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The War Prayer

By Mark Twain

Reader’s Theater Edition #5

Adapted for reader’s theater (or readers theatre) by Aaron Shepard


For more reader’s theater, visit Aaron Shepard’s RT Page at
www.aaronshep.com/rt

Script copyright © 1995, 2002 Aaron Shepard. Scripts in this series are free and may be copied, shared, and performed for any noncommercial purpose, except they may not be posted online without permission.

PREVIEW: A mysterious stranger attends a church service on the eve of war.

GENRE: Fables (original), satire
CULTURE: American (early 20th century)
THEME: War and peace; patriotism
 
READERS: 8 or more
READER AGES: 12 and up
LENGTH: 5 minutes

ROLES: Citizens 1–6, Minister, Stranger, (Other Citizens)

NOTES: The language of the original text has been highly simplified for this adaptation. Twain wrote the story in 1904–5, but after trying just once to publish it, he set it aside. He wrote a friend, “I don’t think the prayer will be published in my time. None but the dead are permitted to tell the truth.” CITIZENS serve as narrators. For best effect, place all CITIZENS in the center.

Aaron’s Extras
All special features are at www.aaronshep.com/extras.


Book cover: Stories on StageCITIZEN 1:  It was a time of great and uplifting excitement. The country was up in arms, and the war was on.

CITIZEN 6:  In our small town, every breast burned with the holy fire of patriotism. Drums beat, bands played, toy pistols popped, firecrackers hissed and spluttered. On every street, a fluttering wilderness of flags flashed in the sun.

CITIZEN 2:  Daily the young volunteers marched down the avenue, smart and fine in their new uniforms. Proud fathers and mothers and sisters and sweethearts cheered with voices choked with emotion.

CITIZEN 5:  Nightly we packed the public meetings, where patriotic speeches stirred our hearts to the deepest deep. At every other word, we burst in with cyclones of applause, even as tears ran down our cheeks.

CITIZEN 3:  A half dozen rash dissenters dared to disapprove of the war and cast doubt on its righteousness. But they right away got such a stern and angry warning that they quickly shrank from sight and offended no more.

CITIZEN 4:  It was indeed a glad and gracious time.

* * *

CITIZEN 1:  Sunday morning came and our church was filled. It was the day before the battalions would leave for the front.

CITIZEN 6:  The volunteers were there, their young faces alight with visions of glorious victory. Beside them were their proud and happy dear ones, as well as envious neighbors with no sons or brothers of their own to send forth to the field of honor.

CITIZEN 2:  The minister read a war chapter from the Old Testament.

CITIZEN 5:  Then an organ blast shook the building, and together we rose with glowing eyes and beating hearts to pour out that tremendous invocation,

ALL (except STRANGER):

God the all-terrible! Thou who ordainest,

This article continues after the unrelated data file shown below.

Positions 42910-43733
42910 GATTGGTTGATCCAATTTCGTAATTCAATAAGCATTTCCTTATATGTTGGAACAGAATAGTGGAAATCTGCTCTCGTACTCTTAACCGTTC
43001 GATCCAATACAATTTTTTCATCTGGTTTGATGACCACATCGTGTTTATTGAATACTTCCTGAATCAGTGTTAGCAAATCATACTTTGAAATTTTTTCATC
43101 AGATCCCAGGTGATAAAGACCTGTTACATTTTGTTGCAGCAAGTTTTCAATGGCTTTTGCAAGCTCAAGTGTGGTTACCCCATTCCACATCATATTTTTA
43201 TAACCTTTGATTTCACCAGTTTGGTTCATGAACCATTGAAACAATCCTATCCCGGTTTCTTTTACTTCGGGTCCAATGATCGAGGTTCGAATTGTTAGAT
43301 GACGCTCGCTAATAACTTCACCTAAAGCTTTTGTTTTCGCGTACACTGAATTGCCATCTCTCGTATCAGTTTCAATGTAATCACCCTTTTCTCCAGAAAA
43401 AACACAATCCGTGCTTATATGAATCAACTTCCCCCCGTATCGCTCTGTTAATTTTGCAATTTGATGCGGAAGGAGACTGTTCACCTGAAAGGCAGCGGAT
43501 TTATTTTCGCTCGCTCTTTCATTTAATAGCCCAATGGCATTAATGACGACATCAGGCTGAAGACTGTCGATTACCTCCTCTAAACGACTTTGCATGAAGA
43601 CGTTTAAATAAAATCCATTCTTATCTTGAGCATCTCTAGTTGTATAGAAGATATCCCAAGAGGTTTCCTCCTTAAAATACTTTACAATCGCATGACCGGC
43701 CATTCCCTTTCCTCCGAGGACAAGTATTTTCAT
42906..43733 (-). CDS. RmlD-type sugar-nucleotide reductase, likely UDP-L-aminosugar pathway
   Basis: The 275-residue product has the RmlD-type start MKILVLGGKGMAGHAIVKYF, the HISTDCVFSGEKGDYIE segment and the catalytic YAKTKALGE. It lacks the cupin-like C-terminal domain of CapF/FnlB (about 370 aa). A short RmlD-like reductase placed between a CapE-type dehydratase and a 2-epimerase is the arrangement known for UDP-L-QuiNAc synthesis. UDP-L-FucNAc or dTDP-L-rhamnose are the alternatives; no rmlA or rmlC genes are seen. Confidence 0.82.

Thunder thy clarion and lightning thy sword!

CITIZEN 3:  Then came the minister’s prayer.

CITIZEN 4:  Never in our church had we heard the like of it for passionate pleading and moving language.

MINISTER:  Ever-merciful and benign Father of us all, watch over our noble young soldiers. Bless and shield them in the day of battle and the hour of peril. Bear them in Thy mighty hand, make them invincible in the bloody onslaught. Grant to them and to their flag and country imperishable honor and glory. . . .

CITIZEN 1:  An aged stranger entered from the back and moved up the aisle with slow and noiseless step. His long body was clothed in a robe that reached to his feet, and his white hair fell in a frothy waterfall to his shoulders. His rough face was unnaturally pale, almost ghostly.

CITIZEN 6:  With all our eyes on him, he ascended to the minister’s side and stood there, waiting. The minister’s own eyes were shut in prayer, and he went on unaware of the stranger.

MINISTER:  Grant us victory, O Lord our God, Father and Protector of our land and flag. Amen.

CITIZEN 2:  The stranger touched the startled minister on the arm and motioned him to step aside. The minister did so, and the stranger took his place.

CITIZEN 5:  For some moments he surveyed his spellbound audience, then spoke in a solemn voice.

STRANGER:  I come from the Throne of Heaven, bearing a message from Almighty God.

CITIZEN 3:  The words smote us with a shock.

CITIZEN 4:  If the stranger noticed, he gave no heed.

STRANGER:  You have heard your minister pray, “Grant us victory, O Lord our God.” The Lord too has heard this prayer, and He will grant it—if such is your desire. But first I am commanded to explain to you its full meaning. For it is not one prayer, but two—one spoken, the other not. Listen now to the silent prayer:

“O Lord our God, help us tear the enemy soldiers to bloody shreds. Help us cover their smiling fields with their patriot dead. Help us drown the thunder of guns with the shrieks of their wounded.

“God our Father, help us lay waste the enemy’s homes with a hurricane of fire. Help us send out their women and children and elderly to wander homeless in rags and hunger and thirst.

“For our sakes who adore Thee, Lord, fill the hearts of the enemy with helpless fear and grief. Break their spirits, blast their hopes, and blight their lives. All this we ask in the spirit of Love, of Him Who is the source of Love. Amen.”

(pauses) You have prayed it. If you still desire it, speak! The messenger of the Most High waits.

* * *

CITIZEN 1:  Afterward, we agreed the man must have been a lunatic. What he said made no sense at all.

About the Story
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